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How this young changemaker perceives Philly’s social impact space

Devon Sanford. May 13, 2016 Category: FeaturedMediumPeople
The word “impact” can carry a different meaning depending on who you ask, when you ask and why you’re asking. It’s a term that can divide a room full of folks who are all working toward the same goal.

It’s a term that means something totally different to GoodCompany Ventures‘ Development Associate Devon Sanford when she’s not working at the social enterprise accelerator, which is piloting a Social Impact Projection tool to help social entrepreneurs quantify their potential social impact.

“I’m interested in pursuing the best way to have a really strong impact,” said the Boston College graduate and Venture for America fellow. “But on a personal basis, I really appreciate a more grounded, one-on-one impact.”

Specifically, “impact” means something different to Sanford at work inside the old Impact Hub building than it does when she’s volunteering as a writing teacher at New Jersey nonprofit Hopeworks ‘N Camden.

“I love the opportunity to go there once a week and sit with the kids. I don’t know how much impact I’m providing,” Sanford said. “But there’s something really important to gaining personal experience and personal growth just as much as it’s important to provide benefited impact to as many people in the greatest need as possible.”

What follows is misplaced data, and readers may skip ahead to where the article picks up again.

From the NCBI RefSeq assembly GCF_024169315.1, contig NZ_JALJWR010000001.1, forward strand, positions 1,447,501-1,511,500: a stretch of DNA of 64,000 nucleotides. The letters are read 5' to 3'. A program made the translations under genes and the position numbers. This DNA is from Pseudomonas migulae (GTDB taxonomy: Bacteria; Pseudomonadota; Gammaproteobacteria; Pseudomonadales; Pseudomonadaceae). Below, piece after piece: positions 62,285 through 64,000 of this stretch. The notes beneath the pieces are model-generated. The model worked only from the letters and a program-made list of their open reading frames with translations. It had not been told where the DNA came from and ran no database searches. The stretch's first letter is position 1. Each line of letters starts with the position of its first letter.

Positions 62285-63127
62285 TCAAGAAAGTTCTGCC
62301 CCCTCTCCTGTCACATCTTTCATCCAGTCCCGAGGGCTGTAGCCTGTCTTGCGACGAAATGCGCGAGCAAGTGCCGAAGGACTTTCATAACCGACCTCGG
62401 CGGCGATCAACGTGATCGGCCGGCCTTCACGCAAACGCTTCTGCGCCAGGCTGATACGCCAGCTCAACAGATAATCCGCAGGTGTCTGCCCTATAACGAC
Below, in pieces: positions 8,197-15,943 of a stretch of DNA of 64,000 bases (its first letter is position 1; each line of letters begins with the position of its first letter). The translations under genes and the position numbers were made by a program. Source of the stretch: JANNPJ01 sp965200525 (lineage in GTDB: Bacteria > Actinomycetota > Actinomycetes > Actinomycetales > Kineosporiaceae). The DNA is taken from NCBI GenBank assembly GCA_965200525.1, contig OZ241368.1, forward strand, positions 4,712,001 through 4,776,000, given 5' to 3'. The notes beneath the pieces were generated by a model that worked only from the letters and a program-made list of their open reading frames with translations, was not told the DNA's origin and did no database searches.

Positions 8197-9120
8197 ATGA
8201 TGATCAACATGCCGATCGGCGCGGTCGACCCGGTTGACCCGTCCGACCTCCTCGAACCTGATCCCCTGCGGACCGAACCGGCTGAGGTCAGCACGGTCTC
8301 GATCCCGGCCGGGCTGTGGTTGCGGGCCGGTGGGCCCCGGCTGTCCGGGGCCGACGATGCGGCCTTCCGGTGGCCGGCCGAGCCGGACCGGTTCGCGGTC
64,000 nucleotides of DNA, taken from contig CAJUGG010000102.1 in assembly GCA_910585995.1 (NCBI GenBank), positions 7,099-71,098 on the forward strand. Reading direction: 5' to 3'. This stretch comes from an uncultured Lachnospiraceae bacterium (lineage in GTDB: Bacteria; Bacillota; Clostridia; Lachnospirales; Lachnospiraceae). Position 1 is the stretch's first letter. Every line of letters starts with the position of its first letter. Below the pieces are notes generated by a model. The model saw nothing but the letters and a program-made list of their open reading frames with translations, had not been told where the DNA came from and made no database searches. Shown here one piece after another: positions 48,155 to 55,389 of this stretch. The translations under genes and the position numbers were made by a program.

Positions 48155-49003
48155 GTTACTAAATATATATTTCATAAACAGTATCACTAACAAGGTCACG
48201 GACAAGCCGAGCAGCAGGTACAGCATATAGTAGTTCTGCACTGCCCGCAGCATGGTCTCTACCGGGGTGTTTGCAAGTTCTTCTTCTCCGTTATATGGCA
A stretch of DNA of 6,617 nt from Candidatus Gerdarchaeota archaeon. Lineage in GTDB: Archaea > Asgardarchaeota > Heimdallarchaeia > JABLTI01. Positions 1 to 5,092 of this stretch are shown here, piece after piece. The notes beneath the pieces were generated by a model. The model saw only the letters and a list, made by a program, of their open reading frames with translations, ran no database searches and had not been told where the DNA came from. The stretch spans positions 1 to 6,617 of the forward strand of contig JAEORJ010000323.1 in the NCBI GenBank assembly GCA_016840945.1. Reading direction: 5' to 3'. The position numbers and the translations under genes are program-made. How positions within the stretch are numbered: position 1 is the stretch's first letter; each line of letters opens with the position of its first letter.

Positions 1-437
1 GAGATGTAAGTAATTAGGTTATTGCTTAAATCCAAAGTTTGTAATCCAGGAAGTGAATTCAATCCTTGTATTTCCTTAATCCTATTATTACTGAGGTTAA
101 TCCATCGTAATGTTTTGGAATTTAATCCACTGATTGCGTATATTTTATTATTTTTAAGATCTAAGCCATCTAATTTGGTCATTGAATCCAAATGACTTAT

"There’s something really important to gaining personal experience and personal growth just as much as it's important to provide benefited impact to as many people in the greatest need as possible."
Devon Sanford

That impact dichotomy began when Sanford was studying English and business management at Boston College — a Jesuit school that, much like Pennsylvania’s Quaker schools, reinforces mission in education. Jesuit education, Sanford said, adopts a holistic approach around social purpose. 

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“Suddenly I had people in groups and classes asking me what I was really passionate about, why I was there, what work I’m doing and why it matters,” she said. “Those questions really stuck with me. I really took it seriously and wanted to do something that held true to those values.” 

By the time she graduated in 2013, Sanford knew she wanted to work in the business world at a company that stayed true to a social mission. When she landed a job at a communications firm void of that, Sanford’s desire to work somewhere in the social impact space was ignited.

That’s when she found Venture for America, which places recent college graduates in fellowships with startups.

“One of Venture for America’s big pushes is that you work in an economically developing city in a community that needs support,” she said. “That really sold me.” 

In June of last year, Sanford joined GoodCompany as a Venture for America Fellow. The accelerator notably hasn’t launched an actual program since the second cohort of FastFWD, but with Climate Ventures 2.0 (seemingly perpetually) on the horizon as it continues to accumulate large partnerships, Sanford is raring to get to work with some social entrepreneurs.

And though her work with the Social Impact Projection tool served as a good introduction, Sanford is just starting to understand how varied and complex the local social impact space can be.

“I thought I had a really good idea of the world I was stepping into,” she said. “Eight months down the road and it’s hilarious how little I knew about it.” 

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